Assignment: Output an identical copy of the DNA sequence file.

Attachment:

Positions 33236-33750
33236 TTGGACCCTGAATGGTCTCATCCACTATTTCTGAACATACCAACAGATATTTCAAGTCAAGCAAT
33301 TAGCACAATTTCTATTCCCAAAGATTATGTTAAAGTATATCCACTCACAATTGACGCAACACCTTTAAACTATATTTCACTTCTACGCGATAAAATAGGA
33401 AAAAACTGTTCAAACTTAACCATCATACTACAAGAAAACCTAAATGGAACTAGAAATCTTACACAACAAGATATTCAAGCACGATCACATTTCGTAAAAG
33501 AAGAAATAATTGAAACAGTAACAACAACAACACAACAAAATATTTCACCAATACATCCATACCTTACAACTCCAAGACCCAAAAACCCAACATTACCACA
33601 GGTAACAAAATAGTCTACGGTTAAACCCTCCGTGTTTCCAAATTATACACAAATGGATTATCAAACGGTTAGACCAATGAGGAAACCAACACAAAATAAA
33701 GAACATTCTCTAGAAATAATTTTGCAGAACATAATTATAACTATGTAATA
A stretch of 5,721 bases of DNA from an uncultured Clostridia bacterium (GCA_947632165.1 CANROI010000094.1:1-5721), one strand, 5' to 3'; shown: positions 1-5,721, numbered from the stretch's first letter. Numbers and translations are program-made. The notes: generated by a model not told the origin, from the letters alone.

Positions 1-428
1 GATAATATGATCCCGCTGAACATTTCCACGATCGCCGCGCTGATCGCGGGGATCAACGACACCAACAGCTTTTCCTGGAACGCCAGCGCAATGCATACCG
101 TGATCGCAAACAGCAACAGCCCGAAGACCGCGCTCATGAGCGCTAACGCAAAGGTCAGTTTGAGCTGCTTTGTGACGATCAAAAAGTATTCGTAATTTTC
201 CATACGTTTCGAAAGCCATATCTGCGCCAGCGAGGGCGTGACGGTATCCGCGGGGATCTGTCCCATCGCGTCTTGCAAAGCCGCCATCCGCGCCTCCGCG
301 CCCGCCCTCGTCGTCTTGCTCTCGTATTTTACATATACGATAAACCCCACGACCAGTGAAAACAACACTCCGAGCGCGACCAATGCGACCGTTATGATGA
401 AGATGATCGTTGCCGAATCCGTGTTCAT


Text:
Positions 33236-33750
33236 TTGGACCCTGAATGGTCTCATCCACTATTTCTGAACATACCAACAGATATTTCAAGTCAAGCAAT
33301 TAGCACAATTTCTATTCCCAAAGATTATGTTAAAGTATATCCACTCACAATTGACGCAACACCTTTAAACTATATTTCACTTCTACGCGATAAAATAGGA
33401 AAAAACTGTTCAAACTTAACCATCATACTACAAGAAAACCTAAATGGAACTAGAAATCTTACACAACAAGATATTCAAGCACGATCACATTTCGTAAAAG
33501 AAGAAATAATTGAAACAGTAACAACAACAACACAACAAAATATTTCACCAATACATCCATACCTTACAACTCCAAGACCCAAAAACCCAACATTACCACA
33601 GGTAACAAAATAGTCTACGGTTAAACCCTCCGTGTTTCCAAATTATACACAAATGGATTATCAAACGGTTAGACCAATGAGGAAACCAACACAAAATAAA
33701 GAACATTCTCTAGAAATAATTTTGCAGAACATAATTATAACTATGTAATA
A stretch of 5,721 bases of DNA from an uncultured Clostridia bacterium (GCA_947632165.1 CANROI010000094.1:1-5721), one strand, 5' to 3'; shown: positions 1-5,721, numbered from the stretch's first letter. Numbers and translations are program-made. The notes: generated by a model not told the origin, from the letters alone.

Positions 1-428
1 GATAATATGATCCCGCTGAACATTTCCACGATCGCCGCGCTGATCGCGGGGATCAACGACACCAACAGCTTTTCCTGGAACGCCAGCGCAATGCATACCG
101 TGATCGCAAACAGCAACAGCCCGAAGACCGCGCTCATGAGCGCTAACGCAAAGGTCAGTTTGAGCTGCTTTGTGACGATCAAAAAGTATTCGTAATTTTC
201 CATACGTTTCGAAAGCCATATCTGCGCCAGCGAGGGCGTGACGGTATCCGCGGGGATCTGTCCCATCGCGTCTTGCAAAGCCGCCATCCGCGCCTCCGCG
301 CCCGCCCTCGTCGTCTTGCTCTCGTATTTTACATATACGATAAACCCCACGACCAGTGAAAACAACACTCCGAGCGCGACCAATGCGACCGTTATGATGA
401 AGATGATCGTTGCCGAATCCGTGTTCAT